Guest Post! “Seagulls are gross. Nobody likes seagulls.”

After begging my friends for months to write guest posts, someone has agreed to be the first victim.  Enjoy!

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“Reflections on the world’s most famous seagull”

+JMJ+

Everyone probably knows by now that a seagull alighted on the “white smoke” chimney of the Sistine Chapel during the papal conclave, supposedly almost around the time the cardinals were choosing Francis as our Holy Father.  Some said the bird was perched on the roof to protest that only cardinals got to vote for pope.  I saw it a different way.

St. Francis of Assisi, whose legacy our Holy Father certainly was evoking when he chose his pontifical name, is often depicted with birds.  For a long time, I’ve often disparaged that imagery of St. Francis, since it depicts him as a softy or a flower child.  He was neither.  He was a stringent and forcible voice for conscience and reform (much like his namesake Papa), once telling priests in his order that if they celebrated the Eucharist unworthily they were guilty of the Blood of Christ.  St. Francis, remember, was not a priest because he thought himself unworthy of the vocation, and was horrified that men who were graced with ordination would abuse their station in life.  He did not beat around the bush, but went for the jugular.  

So the bird thing softens St. Francis’s image, and I’ve frequently disliked this.  But, as I was considering the seagull incident, I was reminded of the Baptism of Our Lord, when God sends a bird down from heaven to tell the crowd that +Jesus is the Son of God.  I also remembered when God sent Noah a dove, symbolizing the end of the floods and the beginning of a covenant of peace.  Those images brought to mind, the bird’s alighting on the chimney took on a whole new, and powerful, meaning.  Peace, renewal, and salvation will come through this Pope who took the name of the humble man of Assisi.

And, speaking of this bird, why a seagull?  The Lord chose doves for the imagery in the previous two scenes, and the Holy Spirit is often depicted as a dove.  If God was really trying to send us a message in sending a bird to the roof of the Sistine Chapel, why did He choose a seagull?  Seagulls are gross.  Nobody likes seagulls.

But then the Holy Spirit told me the answer:  that seagulls are gross and unpopular is exactly the point.  Our Blessed Lord was despised and unpopular.  St. Paul stressed again and again the indignity +Jesus suffered at the hands of the Roman and Israelite authorities.  Saint after saint, mystic after mystic, has stressed the importance both of embracing the pariah status true-blooded Christianity will undoubtedly bring upon a believer, and of seeing the face of Christ in the most vulnerable members of our society.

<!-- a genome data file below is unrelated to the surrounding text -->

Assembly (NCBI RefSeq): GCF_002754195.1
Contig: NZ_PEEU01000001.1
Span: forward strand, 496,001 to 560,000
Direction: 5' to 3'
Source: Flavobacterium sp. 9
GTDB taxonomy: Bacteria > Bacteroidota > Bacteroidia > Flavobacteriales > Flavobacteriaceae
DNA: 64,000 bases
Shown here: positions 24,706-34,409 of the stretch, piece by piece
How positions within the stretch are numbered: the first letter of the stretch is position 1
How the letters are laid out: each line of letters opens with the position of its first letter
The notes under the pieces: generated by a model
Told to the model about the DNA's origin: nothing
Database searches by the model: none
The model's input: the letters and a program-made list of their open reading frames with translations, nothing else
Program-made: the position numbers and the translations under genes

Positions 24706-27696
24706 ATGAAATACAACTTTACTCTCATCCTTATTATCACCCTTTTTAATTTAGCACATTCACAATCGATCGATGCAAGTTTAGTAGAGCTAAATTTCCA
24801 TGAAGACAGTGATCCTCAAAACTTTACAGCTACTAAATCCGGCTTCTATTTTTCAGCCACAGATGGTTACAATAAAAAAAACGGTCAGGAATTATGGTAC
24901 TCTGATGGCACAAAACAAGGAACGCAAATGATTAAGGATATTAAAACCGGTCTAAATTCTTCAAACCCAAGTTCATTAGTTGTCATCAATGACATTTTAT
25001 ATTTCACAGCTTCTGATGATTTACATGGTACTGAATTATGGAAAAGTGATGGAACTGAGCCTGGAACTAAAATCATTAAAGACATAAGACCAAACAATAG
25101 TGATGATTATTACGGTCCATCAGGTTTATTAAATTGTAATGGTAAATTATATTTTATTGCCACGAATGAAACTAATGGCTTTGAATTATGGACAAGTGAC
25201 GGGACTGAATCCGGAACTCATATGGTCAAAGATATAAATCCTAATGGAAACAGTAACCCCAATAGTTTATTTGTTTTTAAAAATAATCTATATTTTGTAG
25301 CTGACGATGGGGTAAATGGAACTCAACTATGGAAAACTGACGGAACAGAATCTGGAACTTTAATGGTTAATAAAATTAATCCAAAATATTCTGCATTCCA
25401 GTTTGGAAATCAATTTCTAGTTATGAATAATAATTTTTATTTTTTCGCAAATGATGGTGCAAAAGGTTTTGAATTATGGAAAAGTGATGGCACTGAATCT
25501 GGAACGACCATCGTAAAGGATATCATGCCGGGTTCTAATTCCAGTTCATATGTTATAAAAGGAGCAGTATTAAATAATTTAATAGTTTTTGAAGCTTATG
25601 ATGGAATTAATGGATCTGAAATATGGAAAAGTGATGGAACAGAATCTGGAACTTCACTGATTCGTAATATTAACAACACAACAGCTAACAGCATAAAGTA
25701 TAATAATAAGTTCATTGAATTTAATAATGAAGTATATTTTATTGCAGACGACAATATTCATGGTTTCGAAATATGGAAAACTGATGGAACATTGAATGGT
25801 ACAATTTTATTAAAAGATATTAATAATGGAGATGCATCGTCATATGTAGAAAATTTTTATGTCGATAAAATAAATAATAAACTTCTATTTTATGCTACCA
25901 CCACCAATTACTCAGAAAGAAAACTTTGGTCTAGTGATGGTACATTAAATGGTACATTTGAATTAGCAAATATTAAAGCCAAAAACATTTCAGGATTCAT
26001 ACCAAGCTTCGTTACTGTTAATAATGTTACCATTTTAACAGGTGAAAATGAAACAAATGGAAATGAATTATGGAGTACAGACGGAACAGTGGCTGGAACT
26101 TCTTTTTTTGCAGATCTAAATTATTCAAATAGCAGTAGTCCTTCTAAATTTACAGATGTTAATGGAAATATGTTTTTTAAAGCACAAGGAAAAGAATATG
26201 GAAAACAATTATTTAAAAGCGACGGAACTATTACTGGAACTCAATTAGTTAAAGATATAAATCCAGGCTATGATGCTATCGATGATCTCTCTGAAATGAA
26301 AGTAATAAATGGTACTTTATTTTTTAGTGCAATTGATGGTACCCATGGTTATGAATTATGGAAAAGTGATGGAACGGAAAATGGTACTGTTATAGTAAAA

And nobody showed us this more clearly than +Jesus himself.  In the Gospel a couple of weeks ago, we saw the scene of the Samaritan woman.  A bit of historical context will show just how profound that scene is.  First of all, we have a Jewish man (+Jesus) engaging a Samaritan woman in conversation.  This violated two social barriers:  Samaritans were considered an inferior race, and woman an inferior sex.  Furthermore, this woman was living in sin, probably many times over.  The Lord tells her, truthfully, that she has had many husbands, and is now living with a man who is not her husband.  She came to the well, notably, at midday, in the heat, when nobody else would be there.  And yet, +Jesus was there, and she is the first person in the Gospel of St. John to whom the Lord reveals His true identity as the Messiah of God.  Why would the Lord want to go and do this?  He reveals himself to a thrice-condemned person, an outcast within a tribe of outcasts who belonged to an inferior sex.  

(He also reveals Himself to each of us in the Eucharist and in the sacrament of penance, and who among us can say we’re doing a whole lot better than she was?)

Again, that’s just the point.  The Lord tells us, with no holes barred, that the poor are to be blessed, and that which we do for and to the least of His people we have done for and to Him.  We are that poor, the least of His people, and we need to pray for the grace of daily conversion.  We are not doves:  we need doves to alight upon us and carry us, as St. Therese desired to be carried by her Eagle, to Heaven, because we cannot get there on our own.

That said, I don’t think it too much of a stretch that the Lord would send a seagull to signal His blessing upon our new Holy Father, especially when the new pontiff has taken the name of the holy man of Assisi who is the universal champion of the downtrodden.  The life St. Francis led was not glamorous, and neither will the work facing Pope Francis be glamorous.  The work of salvation is hard and tiresome:  St. Paul reminds us in Philippians to work out our salvation with fear and trembling.  But, in the same letter, he tells us to rejoice in the Lord, for with Him we can do all things.

So pray for our Holy Father, and pray that we can, each of us, grow in holiness day by day so our prayers may support him in his ministry and give glory to God.

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